Intel upgrades Celeron D with 64-bit extensions

Sanata Clara (CA) - Intel today announced that it will offer support for 64-bit applications in its entry-level Celeron D processor line. The first chip to offer EM64T extensions is the 3.2 GHz Celeron D 351.

After introducing 64-bit support in its Pentium 4 and Pentium D series and urging software developers to create 64-bit applications back in March, Intel today announced that it will integrate EM64T support for its Celeron D chips. This is good news especially for corporations that are already running 64-bit apps and require support for such programs in lower-end computers.

The first Celeron to support EM64T, Intel's 64-bit extension set, is the Celeron D 351. The chip is clocked at 3.2 GHz, carries 256 kByte L2 cache, works with a 533 MHZ FSB, comes in a LGA775 package and can be combined with Intel's 915 or 910 PCI Express chipsets. Also shipping with EM64T are the versions 346 (3.06 GHz), 341 (2.93 GHz), 336 (2.8 GHz) and 331 (2.66 GHz). Consumers can recognize the 64-bit processor by their specific model numbers - the numbering system 3x1 and 3x6 is reserved for Celeron Ds with EM64T support.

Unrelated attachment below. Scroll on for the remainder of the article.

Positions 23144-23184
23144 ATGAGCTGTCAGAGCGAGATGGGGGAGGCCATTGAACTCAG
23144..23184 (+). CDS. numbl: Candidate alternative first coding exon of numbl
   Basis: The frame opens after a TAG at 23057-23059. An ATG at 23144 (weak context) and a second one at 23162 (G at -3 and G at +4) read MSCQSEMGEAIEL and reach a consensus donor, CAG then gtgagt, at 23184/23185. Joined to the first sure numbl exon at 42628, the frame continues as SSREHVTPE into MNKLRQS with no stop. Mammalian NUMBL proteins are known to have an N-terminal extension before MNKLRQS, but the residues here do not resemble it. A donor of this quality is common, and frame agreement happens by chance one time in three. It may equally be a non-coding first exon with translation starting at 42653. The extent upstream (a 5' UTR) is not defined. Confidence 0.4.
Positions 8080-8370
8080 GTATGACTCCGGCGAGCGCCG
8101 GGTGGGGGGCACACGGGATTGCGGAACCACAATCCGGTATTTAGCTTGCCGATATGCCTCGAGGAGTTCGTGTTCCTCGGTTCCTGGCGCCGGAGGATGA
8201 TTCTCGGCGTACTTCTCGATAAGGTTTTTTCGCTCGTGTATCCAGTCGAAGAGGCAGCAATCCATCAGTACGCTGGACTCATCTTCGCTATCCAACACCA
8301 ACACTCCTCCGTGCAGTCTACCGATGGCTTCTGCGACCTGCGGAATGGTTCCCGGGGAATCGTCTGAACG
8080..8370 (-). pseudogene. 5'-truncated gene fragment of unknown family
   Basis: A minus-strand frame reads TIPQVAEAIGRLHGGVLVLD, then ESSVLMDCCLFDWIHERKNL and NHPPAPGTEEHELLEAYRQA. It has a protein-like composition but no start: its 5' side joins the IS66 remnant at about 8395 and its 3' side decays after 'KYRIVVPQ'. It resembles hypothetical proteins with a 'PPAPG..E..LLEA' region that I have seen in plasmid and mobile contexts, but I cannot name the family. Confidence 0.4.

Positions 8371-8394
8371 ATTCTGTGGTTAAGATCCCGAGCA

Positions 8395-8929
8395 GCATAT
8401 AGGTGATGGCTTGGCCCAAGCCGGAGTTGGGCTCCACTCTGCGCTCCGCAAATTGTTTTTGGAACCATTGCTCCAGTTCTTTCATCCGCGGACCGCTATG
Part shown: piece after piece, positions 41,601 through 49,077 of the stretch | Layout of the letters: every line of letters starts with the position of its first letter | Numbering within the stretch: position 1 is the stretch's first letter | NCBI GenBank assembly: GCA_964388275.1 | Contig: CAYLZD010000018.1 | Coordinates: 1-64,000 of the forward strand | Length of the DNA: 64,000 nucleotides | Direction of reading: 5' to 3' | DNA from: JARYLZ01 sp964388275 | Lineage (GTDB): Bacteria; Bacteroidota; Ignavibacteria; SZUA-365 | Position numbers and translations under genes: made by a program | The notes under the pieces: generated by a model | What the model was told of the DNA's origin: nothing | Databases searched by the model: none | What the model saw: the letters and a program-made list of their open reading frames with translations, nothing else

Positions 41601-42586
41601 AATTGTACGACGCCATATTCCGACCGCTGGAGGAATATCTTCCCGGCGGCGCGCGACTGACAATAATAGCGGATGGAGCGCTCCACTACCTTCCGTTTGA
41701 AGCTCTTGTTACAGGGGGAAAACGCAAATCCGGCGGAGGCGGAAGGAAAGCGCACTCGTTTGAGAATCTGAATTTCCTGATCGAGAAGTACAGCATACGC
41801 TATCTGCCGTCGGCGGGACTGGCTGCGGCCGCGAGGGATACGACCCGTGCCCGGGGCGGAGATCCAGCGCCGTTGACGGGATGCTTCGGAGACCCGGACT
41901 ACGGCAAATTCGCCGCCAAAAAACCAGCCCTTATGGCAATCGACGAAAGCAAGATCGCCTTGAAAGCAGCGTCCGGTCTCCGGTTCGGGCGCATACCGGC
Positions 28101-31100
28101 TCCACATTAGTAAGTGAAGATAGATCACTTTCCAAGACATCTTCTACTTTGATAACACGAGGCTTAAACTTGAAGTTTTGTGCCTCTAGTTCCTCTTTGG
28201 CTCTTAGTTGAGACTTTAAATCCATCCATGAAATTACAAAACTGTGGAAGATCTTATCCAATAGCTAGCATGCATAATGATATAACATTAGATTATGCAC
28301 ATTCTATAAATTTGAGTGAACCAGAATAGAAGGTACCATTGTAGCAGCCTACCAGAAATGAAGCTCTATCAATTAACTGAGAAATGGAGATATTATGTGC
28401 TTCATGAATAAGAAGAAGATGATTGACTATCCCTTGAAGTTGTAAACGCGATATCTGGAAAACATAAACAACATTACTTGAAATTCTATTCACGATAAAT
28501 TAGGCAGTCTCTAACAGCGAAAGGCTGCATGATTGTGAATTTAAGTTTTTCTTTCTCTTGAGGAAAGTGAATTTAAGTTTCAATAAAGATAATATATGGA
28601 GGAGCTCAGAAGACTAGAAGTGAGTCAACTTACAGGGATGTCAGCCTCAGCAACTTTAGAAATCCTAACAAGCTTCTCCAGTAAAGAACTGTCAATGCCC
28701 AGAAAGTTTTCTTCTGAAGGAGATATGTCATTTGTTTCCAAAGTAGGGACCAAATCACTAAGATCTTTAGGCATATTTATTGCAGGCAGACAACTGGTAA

Pricing for the new 64-bit processors ranges between $73 and $127 for 1,000-unit quantities.

Intel has not talked much about the Celeron's future recently. But the company is likely to upgrade the processors significantly within the next 12 months. With the Pentium D 800 (90 nm Smithfield core) and Pentium D 900 (65 nm Presler core, expected in Q1 2006) taking over the mainstream segment, Intel will have to fill a performance gap.

While the company declines to talk about the chip's future in detail, sources told Tom's Hardware Guide that a dual-core Celeron is very unlikely - at least for this technology generation. Instead, Intel may rebrand the current Pentium 4 as Celeron processor until a new architecture will be available. This architecture could be derived from "Conroe", a completely new Pentium architecture that is scheduled for the end of 2006 and will consume significantly less power than current Pentiums.